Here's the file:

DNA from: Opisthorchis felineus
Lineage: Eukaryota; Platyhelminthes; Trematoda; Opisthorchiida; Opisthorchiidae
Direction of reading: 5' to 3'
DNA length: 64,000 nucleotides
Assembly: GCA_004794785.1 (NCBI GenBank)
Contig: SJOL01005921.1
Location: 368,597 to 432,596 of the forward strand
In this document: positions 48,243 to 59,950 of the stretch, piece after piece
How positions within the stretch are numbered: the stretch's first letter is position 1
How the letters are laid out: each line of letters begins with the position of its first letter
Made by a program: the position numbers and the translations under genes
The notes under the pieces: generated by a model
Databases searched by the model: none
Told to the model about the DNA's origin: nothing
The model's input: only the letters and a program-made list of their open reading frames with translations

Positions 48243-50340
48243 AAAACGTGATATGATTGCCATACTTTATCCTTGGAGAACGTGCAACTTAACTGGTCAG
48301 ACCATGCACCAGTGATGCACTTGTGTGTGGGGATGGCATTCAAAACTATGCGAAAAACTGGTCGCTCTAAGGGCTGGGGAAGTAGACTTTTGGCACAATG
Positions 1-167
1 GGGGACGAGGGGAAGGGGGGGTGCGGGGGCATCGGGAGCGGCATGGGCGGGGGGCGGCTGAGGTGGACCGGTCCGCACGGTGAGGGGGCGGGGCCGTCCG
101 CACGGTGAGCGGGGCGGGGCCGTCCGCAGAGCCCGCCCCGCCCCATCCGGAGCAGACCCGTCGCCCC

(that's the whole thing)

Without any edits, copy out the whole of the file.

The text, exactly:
DNA from: Opisthorchis felineus
Lineage: Eukaryota; Platyhelminthes; Trematoda; Opisthorchiida; Opisthorchiidae
Direction of reading: 5' to 3'
DNA length: 64,000 nucleotides
Assembly: GCA_004794785.1 (NCBI GenBank)
Contig: SJOL01005921.1
Location: 368,597 to 432,596 of the forward strand
In this document: positions 48,243 to 59,950 of the stretch, piece after piece
How positions within the stretch are numbered: the stretch's first letter is position 1
How the letters are laid out: each line of letters begins with the position of its first letter
Made by a program: the position numbers and the translations under genes
The notes under the pieces: generated by a model
Databases searched by the model: none
Told to the model about the DNA's origin: nothing
The model's input: only the letters and a program-made list of their open reading frames with translations

Positions 48243-50340
48243 AAAACGTGATATGATTGCCATACTTTATCCTTGGAGAACGTGCAACTTAACTGGTCAG
48301 ACCATGCACCAGTGATGCACTTGTGTGTGGGGATGGCATTCAAAACTATGCGAAAAACTGGTCGCTCTAAGGGCTGGGGAAGTAGACTTTTGGCACAATG
Positions 1-167
1 GGGGACGAGGGGAAGGGGGGGTGCGGGGGCATCGGGAGCGGCATGGGCGGGGGGCGGCTGAGGTGGACCGGTCCGCACGGTGAGGGGGCGGGGCCGTCCG
101 CACGGTGAGCGGGGCGGGGCCGTCCGCAGAGCCCGCCCCGCCCCATCCGGAGCAGACCCGTCGCCCC